The Spokesman-Review Newspaper
The Spokesman-Review Alan Liere’s fishing-hunting report for March 31 Reader Photo: Taking flight

Salmon and steelhead

The Idaho Fish and Game Commission has approved spring chinook fishing seasons for the Snake, Clearwater and Salmon river drainages, which will open April 23. Forecast for chinook could be the best return since 2015. Fishing for chinook will be open four days per week in the North Fork Clearwater River, Thursday through Sunday. The other waters will be open every day. Fishing generally will pick up mid-May depending on run timing, and with luck will remain open through the first week of June. This all depends on quota catch andthe actual run. If you’re going with a guide, book your trip early. Since this is the first season in many years, boats will fill fast.

Anglers trolling Lake Chelan for kokanee and lake trout occasionally dredge up a respectable chinook salmon. The kokanee fishing has been decent, they say, but the fish are deep.

Spiny ray

Walleye anglers on Lake Roosevelt who put in enough hours, move a lot and keep changing up presentations and colors are taking home decent numbers of fillets. The Spokane Arm has been most consistent. Look for back eddies and current seams. The upper end of the narrows just before Buoy 1 gets good reviews.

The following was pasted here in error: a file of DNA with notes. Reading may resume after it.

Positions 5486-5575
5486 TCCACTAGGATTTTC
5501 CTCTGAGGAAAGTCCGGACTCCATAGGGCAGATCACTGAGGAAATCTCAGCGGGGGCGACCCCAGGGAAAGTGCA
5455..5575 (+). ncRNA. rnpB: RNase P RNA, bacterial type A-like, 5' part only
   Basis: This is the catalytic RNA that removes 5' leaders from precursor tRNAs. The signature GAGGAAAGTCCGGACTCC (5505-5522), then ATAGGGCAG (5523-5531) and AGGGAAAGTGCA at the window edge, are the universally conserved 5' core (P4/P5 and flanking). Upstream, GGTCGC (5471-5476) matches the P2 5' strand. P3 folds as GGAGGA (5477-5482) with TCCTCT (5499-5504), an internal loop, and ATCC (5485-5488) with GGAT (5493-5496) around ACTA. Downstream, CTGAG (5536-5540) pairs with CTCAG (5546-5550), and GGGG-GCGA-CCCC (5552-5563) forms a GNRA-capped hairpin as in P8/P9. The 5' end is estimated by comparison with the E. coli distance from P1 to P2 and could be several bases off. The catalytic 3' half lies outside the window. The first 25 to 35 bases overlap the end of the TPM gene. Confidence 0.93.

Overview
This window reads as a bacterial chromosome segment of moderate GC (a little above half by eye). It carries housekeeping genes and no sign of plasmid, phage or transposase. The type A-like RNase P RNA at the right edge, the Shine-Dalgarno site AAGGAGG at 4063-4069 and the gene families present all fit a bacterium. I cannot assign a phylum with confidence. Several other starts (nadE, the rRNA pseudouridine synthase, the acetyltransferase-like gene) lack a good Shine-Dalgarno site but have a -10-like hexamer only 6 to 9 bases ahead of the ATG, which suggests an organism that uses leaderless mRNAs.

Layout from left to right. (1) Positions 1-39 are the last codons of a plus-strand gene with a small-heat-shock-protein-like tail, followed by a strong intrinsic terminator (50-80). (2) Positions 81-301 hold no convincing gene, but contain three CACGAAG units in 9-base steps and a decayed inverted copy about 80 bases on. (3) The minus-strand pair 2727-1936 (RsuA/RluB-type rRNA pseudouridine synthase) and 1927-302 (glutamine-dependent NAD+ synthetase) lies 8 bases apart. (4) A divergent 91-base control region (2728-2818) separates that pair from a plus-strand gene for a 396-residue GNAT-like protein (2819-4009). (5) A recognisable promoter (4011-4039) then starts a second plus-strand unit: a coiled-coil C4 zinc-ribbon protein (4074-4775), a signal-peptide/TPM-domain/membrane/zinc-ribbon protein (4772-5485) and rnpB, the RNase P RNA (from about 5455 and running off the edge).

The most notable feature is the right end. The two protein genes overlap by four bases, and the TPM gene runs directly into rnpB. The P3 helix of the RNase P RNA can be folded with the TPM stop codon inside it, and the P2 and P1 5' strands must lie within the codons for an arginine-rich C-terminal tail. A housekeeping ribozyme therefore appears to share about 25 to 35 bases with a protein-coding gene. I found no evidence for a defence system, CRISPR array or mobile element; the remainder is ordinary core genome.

Moses Lake is so low the area above Connelly Park is almost dry, but it is possible to launch at Blue Heron Park. Walleye fishing has not been good, and neither has the bass fishing, and with the water temperature sitting at about 40 degrees, anglers need several days of outside temperatures in the mid- to high 60s for the bite to take off. Fishing for walleye has been better at Banks Lake.

Crappie fishing will soon be kicking off in lakes around Spokane and Coeur d’Alene. Lakes such as Eloika, Silver, Newman, Bonnie, Hayden, Hauser and the Chain Lakes are usually a good bet in mid-April into May. Look for water temperatures above 56 degrees, which may take longer this year than last as the ice didn’t go off Eloika until early this week. Gear is simple; a spinning rod and reel, a bobber, 4-to-6-pound line and a few 1/16- or 1/32-ounce curlytail jigs will get you there.

Other species